The area between Angel and Hoxton in London is a mass of building sites as this area is gradually redeveloped, taking advantage of the canals which provide fingers of water onto which many of the new residential apartments will face. In amongst this redevelopment are two old, but transformed, warehouse buildings, Nos 14 and 16 Wharf Road, tucked behind a ubiquitous drive-through McDonald’s, whose main customers appear to be the building workers busy transforming the area. These two warehouses are home to two art galleries, Victoria Miro and Parasol Unit in one of the most interesting contemporary gallery spaces in London.
In 2000, Victoria Miro opened the gallery at 16 Wharf Road in a converted furniture factory with exhibition spaces on two floors and a secluded garden at the rear overlooking a restored stretch of the Regent’s Canal. In 2006 the gallery expanded further by opening a new space on the top floor.
The new space was designed by Claudio Silvestrin Architects and executed by the project architects Michael Drain Architects to provide galleries, viewing rooms, and offices for Victoria Miro. The complex provides a base for Victoria Miro and for Parasol Unit. While separate organisations with separate galleries with their own entrances off the street, the spaces interconnect through the garden at the rear and open off a long narrow staircase that runs up the entire height of the building, as if hidden between the walls of an Egyptian pyramid. Unusually, Victoria Miro’s gallery leaps from the ground floor to the second and then to the new double-height space which floats at the top of the refurbished Victorian building, its simple sculptural form creating a landmark in the area with the south façade illuminated through the tall windows by Ian Hamilton Finlay’s neon installation, The Seas Leaves the Strawberries Waves (1990)..
The galleries have the cool restrained style of The White Cube with both polished concrete and timber floors, retaining some old internal warehouse features such as the staircase within the Parasol Unit, refurbishing and adding the new contemporary elements such that this is one of the most architecturally-interesting contemporary galleries in London; it takes the style of The White Cube but gives it a new architectural twists and finesse, taking maximum advantage of the views across London that can be seen from the upper levels.
“There is probably nothing new here. The section is fascinating, the journey through the building is eccentric, he views and the mechanics involved in creating the openings to allow them are formidable, the lighting is good, but it has all been done with a lightness of touch and a skill which belies the youth of Drain’s practice. This is not a radical gallery; it adds little to the debate about the politics of found space versus the white cube other than a juxtaposition which allows you to judge the typologies side-by-side in an identical urban condition. But as big as the artist institutions continue to conceive ever more outlandish architectural logos, it does show what can be done with an ambitious and thoughtful client and a blend of architectural and cultural intelligence.” (Edwin Heathcote in the Architects Journal)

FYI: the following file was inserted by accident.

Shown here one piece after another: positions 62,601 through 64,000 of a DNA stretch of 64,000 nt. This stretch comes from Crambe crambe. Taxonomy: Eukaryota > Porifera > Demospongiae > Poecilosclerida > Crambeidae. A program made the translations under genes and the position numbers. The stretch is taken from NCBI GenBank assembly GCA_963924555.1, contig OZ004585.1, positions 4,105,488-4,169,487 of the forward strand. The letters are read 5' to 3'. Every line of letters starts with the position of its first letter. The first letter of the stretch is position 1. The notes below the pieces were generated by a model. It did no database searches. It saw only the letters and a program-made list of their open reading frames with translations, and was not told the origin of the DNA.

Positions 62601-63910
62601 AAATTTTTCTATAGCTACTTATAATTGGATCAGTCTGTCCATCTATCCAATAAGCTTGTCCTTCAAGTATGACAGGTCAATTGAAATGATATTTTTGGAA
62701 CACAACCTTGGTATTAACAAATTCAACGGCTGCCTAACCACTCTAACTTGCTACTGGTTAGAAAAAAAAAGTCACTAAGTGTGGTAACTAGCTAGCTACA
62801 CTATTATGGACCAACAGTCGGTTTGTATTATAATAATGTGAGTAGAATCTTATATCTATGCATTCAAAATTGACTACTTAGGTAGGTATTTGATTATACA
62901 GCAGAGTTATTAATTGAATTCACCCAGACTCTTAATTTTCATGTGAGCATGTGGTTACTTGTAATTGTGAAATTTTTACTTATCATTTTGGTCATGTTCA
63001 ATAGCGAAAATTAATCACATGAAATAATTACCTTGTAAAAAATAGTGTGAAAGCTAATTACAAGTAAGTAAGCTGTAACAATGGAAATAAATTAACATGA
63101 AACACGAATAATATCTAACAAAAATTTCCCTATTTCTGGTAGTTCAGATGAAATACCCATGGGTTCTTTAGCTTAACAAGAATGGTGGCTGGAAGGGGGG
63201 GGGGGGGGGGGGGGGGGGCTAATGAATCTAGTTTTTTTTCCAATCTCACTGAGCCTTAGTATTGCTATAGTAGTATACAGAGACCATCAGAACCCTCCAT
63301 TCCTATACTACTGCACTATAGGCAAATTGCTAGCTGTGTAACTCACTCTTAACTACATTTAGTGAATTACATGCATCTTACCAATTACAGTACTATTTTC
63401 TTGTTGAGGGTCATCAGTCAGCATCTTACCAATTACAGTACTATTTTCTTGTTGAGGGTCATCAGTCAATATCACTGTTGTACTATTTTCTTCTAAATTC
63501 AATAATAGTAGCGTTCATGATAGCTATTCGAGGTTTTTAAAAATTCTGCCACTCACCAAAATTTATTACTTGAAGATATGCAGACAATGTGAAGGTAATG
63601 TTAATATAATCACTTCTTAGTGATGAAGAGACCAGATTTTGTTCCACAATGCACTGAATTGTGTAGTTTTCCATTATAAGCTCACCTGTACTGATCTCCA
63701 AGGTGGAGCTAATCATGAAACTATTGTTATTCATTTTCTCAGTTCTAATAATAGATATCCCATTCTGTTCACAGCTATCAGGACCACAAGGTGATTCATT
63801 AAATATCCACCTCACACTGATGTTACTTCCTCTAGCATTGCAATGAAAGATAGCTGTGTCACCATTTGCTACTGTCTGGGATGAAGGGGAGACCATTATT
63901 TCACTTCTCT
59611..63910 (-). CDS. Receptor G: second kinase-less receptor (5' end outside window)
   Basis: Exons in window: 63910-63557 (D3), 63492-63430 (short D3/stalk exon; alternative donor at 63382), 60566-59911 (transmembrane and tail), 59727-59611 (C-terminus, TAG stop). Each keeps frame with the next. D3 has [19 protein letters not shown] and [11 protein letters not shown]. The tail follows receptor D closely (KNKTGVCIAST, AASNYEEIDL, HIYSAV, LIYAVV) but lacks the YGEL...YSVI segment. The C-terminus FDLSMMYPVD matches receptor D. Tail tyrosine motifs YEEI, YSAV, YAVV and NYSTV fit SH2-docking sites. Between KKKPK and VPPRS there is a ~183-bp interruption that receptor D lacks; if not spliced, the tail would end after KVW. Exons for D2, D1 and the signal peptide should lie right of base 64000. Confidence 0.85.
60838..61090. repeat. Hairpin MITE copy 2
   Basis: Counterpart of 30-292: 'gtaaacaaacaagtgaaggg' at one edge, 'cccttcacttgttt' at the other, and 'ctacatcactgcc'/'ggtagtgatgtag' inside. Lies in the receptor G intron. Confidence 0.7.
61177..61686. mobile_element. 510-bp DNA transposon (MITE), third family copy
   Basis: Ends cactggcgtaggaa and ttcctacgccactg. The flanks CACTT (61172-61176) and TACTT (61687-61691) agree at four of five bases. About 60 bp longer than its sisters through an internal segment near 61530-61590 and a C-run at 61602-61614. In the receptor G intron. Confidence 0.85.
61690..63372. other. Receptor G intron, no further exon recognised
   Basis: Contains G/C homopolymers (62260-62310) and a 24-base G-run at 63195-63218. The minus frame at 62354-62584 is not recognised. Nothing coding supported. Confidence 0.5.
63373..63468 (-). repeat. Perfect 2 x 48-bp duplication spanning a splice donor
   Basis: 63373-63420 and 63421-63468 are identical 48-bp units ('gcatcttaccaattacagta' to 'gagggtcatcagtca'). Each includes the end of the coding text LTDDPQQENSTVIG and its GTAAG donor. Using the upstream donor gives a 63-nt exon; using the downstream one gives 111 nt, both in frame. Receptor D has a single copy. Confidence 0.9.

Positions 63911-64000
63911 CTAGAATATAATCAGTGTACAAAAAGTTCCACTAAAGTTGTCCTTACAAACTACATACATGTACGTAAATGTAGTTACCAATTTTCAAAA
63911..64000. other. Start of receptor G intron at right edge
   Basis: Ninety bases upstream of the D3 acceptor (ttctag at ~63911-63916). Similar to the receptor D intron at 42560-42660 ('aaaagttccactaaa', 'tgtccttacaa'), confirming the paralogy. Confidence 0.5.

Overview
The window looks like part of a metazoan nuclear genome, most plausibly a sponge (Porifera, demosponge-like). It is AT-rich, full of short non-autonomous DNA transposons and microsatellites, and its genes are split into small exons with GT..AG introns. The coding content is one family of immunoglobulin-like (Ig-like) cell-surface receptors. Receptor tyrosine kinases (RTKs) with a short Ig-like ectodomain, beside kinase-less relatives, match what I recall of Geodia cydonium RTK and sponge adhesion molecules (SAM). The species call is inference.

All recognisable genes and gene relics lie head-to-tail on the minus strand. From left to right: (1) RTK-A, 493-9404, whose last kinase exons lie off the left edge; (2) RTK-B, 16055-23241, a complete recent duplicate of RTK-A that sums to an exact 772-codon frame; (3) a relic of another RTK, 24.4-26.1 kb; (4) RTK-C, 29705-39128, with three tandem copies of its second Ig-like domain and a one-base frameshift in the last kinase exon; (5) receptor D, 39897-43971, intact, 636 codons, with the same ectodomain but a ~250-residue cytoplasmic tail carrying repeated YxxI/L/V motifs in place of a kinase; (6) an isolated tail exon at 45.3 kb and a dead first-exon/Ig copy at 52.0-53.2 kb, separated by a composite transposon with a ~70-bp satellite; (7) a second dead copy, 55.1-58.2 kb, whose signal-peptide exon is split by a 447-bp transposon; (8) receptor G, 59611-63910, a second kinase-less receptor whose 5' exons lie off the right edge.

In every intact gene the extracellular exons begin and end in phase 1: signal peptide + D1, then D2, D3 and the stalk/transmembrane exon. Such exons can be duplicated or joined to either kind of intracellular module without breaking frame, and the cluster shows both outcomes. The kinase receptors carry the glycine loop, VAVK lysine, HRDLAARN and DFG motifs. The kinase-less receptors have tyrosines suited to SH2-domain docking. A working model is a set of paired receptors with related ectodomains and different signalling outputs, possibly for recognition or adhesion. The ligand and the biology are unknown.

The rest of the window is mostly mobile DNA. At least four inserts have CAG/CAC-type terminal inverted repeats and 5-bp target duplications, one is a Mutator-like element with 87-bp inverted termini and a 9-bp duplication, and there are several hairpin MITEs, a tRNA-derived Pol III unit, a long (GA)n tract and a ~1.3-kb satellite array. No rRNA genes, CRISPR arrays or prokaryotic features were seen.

The Parasol unit Foundation for contemporary art is a not-for-profit” organisation founded in 2004 by art historian and curator Dr. Ziba Ardalan which runs a “forward-thinking and challenging” exhibition programme that has brought many international artists to London. The current exhibition is of the work of the Cuban art collective Los Carpinteros (Marco Castillo and Dagoberto Rodríguez) who have previously been seen in London in a small way at Art 14. This is their first major exhibition in London and comprises work in a variety of media including installations, sculptures, watercolour drawings and film.
Their work has a political edge as it examines the “relationship between art and society, form and function, practicality and frivolousness.” For example, the installation Tomates, consists of walls of beautiful ceramic tomatoes which have been soiled by the blood-red stains from more than 200 real tomatoes splattered against the wall, 17m comprised a 17-metre-long rail on which more than two hundred black suits are hung, all cut through with the star from the national flag and Robotica, built from LEGO bricks, echoes Soviet monuments and reflects on the relationship between Cuba and the USSR. The upper gallery shows more architectural work with drawings and models derived from prison structures, some of which have developed into reading rooms for other commissions.
In the Victoria Miro galleries, the American artist Sarah Sze’s has an exhibition comprising three installations – one on each floor – in which explores our concept of space, mass, time, and volume through a variety of everyday objects including rock, newspapers and furniture.
The future residents of the new developments in the area are fortunate in having these galleries on their doorstep. There are still other warehouses in the area; an opportunity for more galleries of this quality perhaps?